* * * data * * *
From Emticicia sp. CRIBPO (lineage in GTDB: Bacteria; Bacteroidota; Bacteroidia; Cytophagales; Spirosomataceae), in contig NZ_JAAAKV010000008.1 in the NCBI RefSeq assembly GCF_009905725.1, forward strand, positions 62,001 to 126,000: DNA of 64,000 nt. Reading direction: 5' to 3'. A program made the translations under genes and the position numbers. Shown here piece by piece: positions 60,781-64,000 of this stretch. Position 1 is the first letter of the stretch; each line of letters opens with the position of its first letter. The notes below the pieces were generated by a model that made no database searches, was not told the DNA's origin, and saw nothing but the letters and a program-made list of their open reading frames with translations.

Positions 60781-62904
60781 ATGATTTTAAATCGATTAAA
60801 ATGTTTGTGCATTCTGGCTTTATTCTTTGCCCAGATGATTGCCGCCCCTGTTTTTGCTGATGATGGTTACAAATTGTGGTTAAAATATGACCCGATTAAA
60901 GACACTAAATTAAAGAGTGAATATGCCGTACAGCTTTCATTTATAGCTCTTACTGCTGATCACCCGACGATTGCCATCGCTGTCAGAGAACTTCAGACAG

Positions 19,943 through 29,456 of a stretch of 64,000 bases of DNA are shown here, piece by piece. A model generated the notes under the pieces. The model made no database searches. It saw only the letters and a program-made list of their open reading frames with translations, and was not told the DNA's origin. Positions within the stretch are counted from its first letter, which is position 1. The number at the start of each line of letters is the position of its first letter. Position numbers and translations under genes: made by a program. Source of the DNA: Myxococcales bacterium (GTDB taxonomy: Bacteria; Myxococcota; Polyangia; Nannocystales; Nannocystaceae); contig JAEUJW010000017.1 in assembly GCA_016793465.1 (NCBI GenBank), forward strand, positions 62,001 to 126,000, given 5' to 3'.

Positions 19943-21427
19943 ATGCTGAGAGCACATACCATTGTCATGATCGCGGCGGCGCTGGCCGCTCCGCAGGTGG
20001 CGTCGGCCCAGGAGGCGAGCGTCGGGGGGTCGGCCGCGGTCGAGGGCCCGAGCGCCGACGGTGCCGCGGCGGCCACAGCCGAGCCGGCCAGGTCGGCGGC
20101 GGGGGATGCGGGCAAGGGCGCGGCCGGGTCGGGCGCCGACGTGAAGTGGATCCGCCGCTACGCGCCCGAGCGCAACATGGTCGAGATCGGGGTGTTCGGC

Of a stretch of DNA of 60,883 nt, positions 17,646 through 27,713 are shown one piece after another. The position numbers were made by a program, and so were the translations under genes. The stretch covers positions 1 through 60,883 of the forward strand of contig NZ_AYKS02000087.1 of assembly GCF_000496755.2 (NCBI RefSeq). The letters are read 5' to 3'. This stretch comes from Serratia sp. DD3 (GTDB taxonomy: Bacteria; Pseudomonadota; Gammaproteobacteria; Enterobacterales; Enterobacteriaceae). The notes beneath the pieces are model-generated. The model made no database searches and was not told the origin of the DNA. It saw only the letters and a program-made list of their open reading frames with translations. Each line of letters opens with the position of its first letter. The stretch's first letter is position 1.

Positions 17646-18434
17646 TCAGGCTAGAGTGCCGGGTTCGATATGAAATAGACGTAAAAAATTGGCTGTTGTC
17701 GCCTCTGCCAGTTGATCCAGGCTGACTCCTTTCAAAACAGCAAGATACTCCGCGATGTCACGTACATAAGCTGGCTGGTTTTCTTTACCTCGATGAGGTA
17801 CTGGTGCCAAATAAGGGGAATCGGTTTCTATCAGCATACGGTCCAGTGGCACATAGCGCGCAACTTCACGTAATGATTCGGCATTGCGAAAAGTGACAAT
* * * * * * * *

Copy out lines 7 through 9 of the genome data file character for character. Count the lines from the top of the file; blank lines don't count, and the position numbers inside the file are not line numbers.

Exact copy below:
Positions 19943-21427
19943 ATGCTGAGAGCACATACCATTGTCATGATCGCGGCGGCGCTGGCCGCTCCGCAGGTGG
20001 CGTCGGCCCAGGAGGCGAGCGTCGGGGGGTCGGCCGCGGTCGAGGGCCCGAGCGCCGACGGTGCCGCGGCGGCCACAGCCGAGCCGGCCAGGTCGGCGGC